Reverse Lunge Once athletes have baseline strength and coordination while performing bilateral exercises like the Goblet Squat and basic unilateral exercises like the Low Step-Up, it’s time to add slightly more advanced unilateral (single-leg) exercises. Unilateral training is important for athletes because most actions in sport—sprinting, throwing or serving a ball, kicking a ball, moving laterally, and often jumping—require the exertion of force from one leg. Lunges provide athletes an opportunity to train unilaterally while still receiving some support from the nonactive leg. For beginners—while neuromuscular coordination and strength throughout the core and lower body is developed—stepping backward (Reverse Lunge) is a safer option than stepping forward (Front Lunge).
- Stand with feet hip width, knees bent, toes pointed forward, and core engaged.
- Hold a dumbbell in each hand at your sides or one dumbbell at your chest like a goblet. See Goblet Squat.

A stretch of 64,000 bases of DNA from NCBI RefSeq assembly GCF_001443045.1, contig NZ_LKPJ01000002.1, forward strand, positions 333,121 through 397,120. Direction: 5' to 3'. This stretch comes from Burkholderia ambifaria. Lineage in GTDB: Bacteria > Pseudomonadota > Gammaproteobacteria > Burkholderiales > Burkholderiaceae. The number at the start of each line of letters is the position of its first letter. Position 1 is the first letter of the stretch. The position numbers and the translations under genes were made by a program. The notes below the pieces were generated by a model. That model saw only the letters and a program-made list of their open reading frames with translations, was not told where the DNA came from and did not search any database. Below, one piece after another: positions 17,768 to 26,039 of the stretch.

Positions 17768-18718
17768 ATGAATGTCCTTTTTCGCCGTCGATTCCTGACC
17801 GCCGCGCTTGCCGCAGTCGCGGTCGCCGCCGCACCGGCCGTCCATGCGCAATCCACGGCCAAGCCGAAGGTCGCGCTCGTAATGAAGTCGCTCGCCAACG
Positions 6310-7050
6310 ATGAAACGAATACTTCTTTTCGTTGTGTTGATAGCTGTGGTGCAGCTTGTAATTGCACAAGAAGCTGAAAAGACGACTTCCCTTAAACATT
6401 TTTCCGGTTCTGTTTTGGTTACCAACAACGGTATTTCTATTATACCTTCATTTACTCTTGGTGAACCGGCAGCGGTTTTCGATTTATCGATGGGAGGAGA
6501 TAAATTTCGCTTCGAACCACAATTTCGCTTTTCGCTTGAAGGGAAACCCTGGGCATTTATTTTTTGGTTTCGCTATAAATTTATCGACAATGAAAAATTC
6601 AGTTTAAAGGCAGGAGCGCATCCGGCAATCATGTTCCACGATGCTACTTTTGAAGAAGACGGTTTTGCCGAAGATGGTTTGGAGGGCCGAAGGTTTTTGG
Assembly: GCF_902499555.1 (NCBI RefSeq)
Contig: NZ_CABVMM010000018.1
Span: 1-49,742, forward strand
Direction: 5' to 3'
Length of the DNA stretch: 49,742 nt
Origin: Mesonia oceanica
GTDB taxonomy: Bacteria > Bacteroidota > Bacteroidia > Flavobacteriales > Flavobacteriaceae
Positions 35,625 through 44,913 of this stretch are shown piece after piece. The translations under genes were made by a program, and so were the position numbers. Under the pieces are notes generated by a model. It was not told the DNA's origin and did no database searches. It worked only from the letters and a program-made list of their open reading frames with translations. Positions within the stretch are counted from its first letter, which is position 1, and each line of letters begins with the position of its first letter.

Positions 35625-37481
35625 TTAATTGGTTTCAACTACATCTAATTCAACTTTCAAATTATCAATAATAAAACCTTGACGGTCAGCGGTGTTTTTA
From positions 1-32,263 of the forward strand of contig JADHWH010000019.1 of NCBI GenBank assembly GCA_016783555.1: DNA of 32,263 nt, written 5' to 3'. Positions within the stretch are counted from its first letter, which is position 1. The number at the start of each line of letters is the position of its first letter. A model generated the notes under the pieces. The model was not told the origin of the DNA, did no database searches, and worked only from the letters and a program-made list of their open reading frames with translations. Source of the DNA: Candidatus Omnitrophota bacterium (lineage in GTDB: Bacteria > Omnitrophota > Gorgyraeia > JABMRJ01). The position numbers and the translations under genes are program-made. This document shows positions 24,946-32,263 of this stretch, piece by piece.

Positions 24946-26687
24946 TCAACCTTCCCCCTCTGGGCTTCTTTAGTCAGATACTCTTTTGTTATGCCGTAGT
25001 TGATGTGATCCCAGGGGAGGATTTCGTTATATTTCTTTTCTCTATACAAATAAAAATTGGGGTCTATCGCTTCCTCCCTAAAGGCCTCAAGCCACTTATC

- Take a step backward with your right foot, lowering hips until your left thigh is parallel to the floor.
- At the bottom of a Lunge, the front knee should be in line with the or slightly anterior (in front of) the ankle and the back knee in line with or slightly posterior to (behind) the hip while weight is distributed mostly through the hips and core. If knee valgus or knee instability is present (see Low Step-Up) avoid loading this exercise with any weight until corrected.
- Keep chest tall and shoulders back so that the spine remains neutral—not rounded or over-extended—from head to tail bone.
- Drive through your left leg and return to standing.
- Perform desired repetitions and repeat on other side.